Low SES primary school students engaging in an after-school robotics program
Chandra, Vinesh, Woods, Annette, & Levido, Amanda (2012) Low SES primary school students engaging in an after-school robotics program. In Honigsfeld, Andrea & Cohan, Audrey (Eds.) Breaking the Mold of School Instruction and Organization : Innovative and Successful Practices for the Twenty-First Century. Rowman & Littlefield Education, Lanham, pp. 107-115.
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Recent attention in education within many western contexts has focused on improved outcomes for students, with a particular focus on closing the gap between those who come from disadvantaged backgrounds and the rest of the student population. Much of this attention has supported a set of simplistic solutions to improving scores on high stakes standardized tests. The collateral damage (Nichols & Berliner, 2007) of such responses includes a narrowing of the curriculum, plateaus in gain scores on the tests, and unproductive blame games aimed by the media and politicians at teachers and communities (Nichols & Berliner, 2007; Synder, 2008). Alternative approaches to improving the quality and equity of schooling remain as viable alternatives to these measures. As an example in a recent study of school literacy reform in low SES schools, Luke, Woods and Dooley (2011) argued for the increase of substantive content and intellectual quality of the curriculum as a necessary means to re-engaging middle school students, improving outcomes of schooling and achieving a high quality, high equity system.
The MediaClub is an afterschool program for students in years 4 to 7 (9-12 year old) at a primary school in a low SES area of a large Australian city. It is run as part of an Australian Research Council funded research project. The aim of the program has been to provide an opportunity for students to gain expertise in digital technologies and media literacies in an afterschool setting. It was hypothesized that this expertise might then be used to shift the ways of being literate that these students had to call on within classroom teaching and learning events. Each term, there is a different focus on digital media, and information and communication technology (ICT) activities in the MediaClub. The work detailed in this chapter relates to a robotics program presented as one of the modules within this afterschool setting. As part of the program, the participants were challenged to find creative solutions to problems in a constructivist-learning environment.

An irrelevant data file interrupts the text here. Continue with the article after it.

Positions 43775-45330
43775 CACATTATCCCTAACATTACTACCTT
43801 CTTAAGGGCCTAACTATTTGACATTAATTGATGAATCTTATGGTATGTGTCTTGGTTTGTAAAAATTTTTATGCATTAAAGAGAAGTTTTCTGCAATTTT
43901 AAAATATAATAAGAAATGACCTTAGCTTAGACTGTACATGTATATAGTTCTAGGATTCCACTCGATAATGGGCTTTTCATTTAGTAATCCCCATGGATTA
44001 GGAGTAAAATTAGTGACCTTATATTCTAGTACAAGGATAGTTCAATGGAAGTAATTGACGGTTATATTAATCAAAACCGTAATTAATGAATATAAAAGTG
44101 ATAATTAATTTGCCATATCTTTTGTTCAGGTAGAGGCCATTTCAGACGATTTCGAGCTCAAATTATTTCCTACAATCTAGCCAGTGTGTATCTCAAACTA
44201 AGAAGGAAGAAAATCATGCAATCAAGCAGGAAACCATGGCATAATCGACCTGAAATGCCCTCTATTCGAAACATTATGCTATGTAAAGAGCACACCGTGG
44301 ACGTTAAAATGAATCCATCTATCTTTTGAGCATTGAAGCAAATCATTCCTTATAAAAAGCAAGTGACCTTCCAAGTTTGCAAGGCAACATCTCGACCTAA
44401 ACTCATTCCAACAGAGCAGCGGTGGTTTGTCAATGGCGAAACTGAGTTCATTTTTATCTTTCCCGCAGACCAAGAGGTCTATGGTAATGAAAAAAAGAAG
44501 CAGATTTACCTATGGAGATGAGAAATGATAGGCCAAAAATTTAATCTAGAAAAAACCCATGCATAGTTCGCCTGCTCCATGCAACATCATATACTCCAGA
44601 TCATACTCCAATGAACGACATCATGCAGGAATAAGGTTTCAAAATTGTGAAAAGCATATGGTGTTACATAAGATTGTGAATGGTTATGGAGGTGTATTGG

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|Item Type:||Book Chapter|
|Keywords:||Informal learning, Robotics, Primary school|
|Subjects:||Australian and New Zealand Standard Research Classification > EDUCATION (130000) > EDUCATION SYSTEMS (130100) > Primary Education (excl. Maori) (130105)|
|Divisions:||Current > Research Centres > Office of Education Research|
Current > Schools > School of Curriculum
Current > QUT Faculties and Divisions > Faculty of Education
Current > Schools > School of Early Childhood
|Copyright Owner:||Copyright 2010 Rowman & Littlefield Education|
|Deposited On:||29 Nov 2012 13:59|
|Last Modified:||11 Apr 2014 14:56|
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